World's First Quantum Computer Bridge Created

Posted: Oct 17 2016, 8:26am CDT | by , in News | Latest Science News

World's First Quantum Computer Bridge Created
This image shows an array of holes (purple) etched in diamond, with two silicon atoms (yellow) placed between the holes. Credit: Sandia National Laboratories
  • A Team of Researchers make First Quantum Computer Bridge

Apparently, a team of researchers has made the first quantum computer bridge using diamond and silicon.

Via a forceful imbedding of two silicon atoms in a diamond base, a team of researchers has made a single microchip. This contains all the components that are required to make a quantum bridge that will link quantum computers to each other.

Small quantum computers have already been made. It is being surmised that maybe the best quantum computer is not a giant one but several small ones linked in a cluster of sorts.

By using an array of quantum data that is dealt out on a bridge or network, new types of quantum sensing could be allowed to take place. Quantum correlations are something that allow all the atoms in a network to behave in a manner similar to a single atom.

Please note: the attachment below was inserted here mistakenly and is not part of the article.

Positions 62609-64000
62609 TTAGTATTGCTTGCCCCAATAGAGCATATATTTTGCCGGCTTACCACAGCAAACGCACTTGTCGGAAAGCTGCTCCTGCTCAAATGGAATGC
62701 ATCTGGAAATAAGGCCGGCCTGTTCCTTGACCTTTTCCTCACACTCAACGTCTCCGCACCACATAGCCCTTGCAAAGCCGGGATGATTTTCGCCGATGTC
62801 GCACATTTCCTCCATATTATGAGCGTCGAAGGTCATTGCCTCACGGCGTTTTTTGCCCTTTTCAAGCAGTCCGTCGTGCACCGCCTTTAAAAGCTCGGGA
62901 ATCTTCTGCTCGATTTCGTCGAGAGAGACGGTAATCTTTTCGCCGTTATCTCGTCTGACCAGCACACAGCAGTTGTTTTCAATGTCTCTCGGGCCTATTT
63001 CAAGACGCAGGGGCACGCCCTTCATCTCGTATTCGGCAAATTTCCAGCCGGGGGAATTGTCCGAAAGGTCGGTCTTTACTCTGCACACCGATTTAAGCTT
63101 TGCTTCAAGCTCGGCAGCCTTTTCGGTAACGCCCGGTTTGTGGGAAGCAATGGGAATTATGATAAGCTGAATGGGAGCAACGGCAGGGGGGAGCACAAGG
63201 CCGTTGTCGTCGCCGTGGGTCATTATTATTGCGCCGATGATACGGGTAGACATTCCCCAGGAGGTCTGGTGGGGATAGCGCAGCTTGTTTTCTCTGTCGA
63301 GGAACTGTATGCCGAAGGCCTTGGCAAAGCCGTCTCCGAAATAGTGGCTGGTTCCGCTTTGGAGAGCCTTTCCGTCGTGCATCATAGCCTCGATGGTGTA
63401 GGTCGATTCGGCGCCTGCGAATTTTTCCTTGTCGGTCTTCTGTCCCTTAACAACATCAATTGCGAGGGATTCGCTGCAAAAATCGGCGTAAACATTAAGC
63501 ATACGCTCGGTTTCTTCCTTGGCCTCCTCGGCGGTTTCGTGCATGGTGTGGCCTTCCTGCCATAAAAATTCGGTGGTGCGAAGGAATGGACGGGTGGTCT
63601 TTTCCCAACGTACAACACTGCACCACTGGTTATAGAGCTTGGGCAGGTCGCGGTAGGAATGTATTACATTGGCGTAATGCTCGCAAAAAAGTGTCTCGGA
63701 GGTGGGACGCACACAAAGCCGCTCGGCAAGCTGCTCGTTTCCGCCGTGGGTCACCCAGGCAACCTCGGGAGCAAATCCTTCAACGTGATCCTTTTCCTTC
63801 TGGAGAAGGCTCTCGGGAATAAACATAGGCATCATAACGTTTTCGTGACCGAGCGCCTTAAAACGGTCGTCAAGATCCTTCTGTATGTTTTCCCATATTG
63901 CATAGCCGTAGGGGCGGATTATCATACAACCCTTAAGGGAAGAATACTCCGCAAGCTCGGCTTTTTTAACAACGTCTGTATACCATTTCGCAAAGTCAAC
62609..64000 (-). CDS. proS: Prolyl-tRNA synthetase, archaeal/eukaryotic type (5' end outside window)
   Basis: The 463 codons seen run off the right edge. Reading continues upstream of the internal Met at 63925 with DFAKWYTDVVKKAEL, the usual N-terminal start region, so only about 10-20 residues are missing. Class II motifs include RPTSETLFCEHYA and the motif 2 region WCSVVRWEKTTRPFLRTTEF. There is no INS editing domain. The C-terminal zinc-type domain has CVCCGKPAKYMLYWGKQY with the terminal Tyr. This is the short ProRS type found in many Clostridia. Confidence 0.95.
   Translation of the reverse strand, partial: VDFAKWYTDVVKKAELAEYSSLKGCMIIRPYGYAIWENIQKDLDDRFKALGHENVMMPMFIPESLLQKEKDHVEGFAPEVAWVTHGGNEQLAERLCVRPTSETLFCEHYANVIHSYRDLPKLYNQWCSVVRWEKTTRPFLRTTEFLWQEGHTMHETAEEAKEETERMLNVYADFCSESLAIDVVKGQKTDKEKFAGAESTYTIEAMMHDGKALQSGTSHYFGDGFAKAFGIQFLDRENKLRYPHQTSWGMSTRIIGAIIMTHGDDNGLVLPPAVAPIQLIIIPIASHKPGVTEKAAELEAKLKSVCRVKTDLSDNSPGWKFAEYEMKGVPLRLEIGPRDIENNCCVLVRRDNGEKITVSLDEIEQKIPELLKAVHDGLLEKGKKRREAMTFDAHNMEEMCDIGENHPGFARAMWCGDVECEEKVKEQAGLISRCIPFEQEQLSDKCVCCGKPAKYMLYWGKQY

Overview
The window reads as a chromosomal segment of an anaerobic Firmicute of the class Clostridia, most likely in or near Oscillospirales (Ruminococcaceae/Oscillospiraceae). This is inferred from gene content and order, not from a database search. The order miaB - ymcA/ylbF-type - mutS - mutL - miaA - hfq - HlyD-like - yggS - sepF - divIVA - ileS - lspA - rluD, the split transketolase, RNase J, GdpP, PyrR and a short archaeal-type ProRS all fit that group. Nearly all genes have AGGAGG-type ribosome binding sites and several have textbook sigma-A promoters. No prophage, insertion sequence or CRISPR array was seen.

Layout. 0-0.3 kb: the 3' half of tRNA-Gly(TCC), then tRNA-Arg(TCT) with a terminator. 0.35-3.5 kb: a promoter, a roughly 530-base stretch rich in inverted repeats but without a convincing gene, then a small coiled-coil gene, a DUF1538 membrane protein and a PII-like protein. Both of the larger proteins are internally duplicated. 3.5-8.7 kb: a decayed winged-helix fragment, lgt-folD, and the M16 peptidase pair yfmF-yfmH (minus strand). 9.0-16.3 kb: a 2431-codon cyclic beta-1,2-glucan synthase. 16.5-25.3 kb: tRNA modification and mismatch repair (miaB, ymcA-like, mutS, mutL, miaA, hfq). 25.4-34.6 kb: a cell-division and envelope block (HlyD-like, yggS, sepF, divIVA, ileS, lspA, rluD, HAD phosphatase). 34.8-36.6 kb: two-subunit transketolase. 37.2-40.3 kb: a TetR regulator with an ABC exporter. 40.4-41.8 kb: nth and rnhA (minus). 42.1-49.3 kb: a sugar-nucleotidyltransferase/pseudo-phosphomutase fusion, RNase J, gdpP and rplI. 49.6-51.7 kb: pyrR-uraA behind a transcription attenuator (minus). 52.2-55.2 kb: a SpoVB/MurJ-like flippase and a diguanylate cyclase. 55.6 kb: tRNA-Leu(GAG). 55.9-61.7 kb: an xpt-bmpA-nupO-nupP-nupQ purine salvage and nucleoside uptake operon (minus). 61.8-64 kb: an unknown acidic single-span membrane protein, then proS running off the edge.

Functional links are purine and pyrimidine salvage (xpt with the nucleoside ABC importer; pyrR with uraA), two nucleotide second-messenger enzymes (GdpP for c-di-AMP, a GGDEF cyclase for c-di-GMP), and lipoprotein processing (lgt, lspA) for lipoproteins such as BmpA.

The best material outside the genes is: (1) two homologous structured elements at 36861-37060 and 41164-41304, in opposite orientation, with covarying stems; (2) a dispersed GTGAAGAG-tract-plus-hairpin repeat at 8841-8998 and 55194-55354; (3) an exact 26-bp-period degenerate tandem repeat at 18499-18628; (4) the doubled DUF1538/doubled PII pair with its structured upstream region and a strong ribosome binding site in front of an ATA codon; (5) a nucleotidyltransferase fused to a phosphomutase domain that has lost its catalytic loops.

This is thus a collective action that takes place in quantum computers. The experiment which took place involved the usage of a concentrated ion beam implanter.

Single ions were destroyed in concise locations on a diamond substrate. This implantation method was used to replace a carbon atom of the diamond with a bigger silicon atom.

The two carbon atoms on either side of the silicon atom flew off due to the paucity of space when this operation took place. Thus the silicon atom was left behind as a kind of large occupier of space.

It was buffered againt loose electrical currents by the non-conductive vacancies on the sides. While such silicon atoms are located in a solid, they act like they were floating in gas.

Thus their electrons’ reaction to quantum stimulation was not obfuscated by matter. The whole operation consisted of putting the silicon atoms exactly where they were supposed to be.

Thousands of such imbedded sites can be created which would help the quantum computers function with alacrity and efficiency. The atoms are implanted below the surface of the substrate and annealed in place.

Before this novel method, the scientists had to engage in a backbreaking series of maneuvers to accomplish this act. Once the silicon atoms are in place, laser-produced photons cause these atoms to go into higher atomic energy states.

When these atoms reach lower states ultimately, they emit the photons. This experiment holds great meaning for the future of quantum computing.

The findings of this study got published in the current issue of the journal Science.

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<a href="/latest_stories/all/all/20" rel="author">Sumayah Aamir</a>
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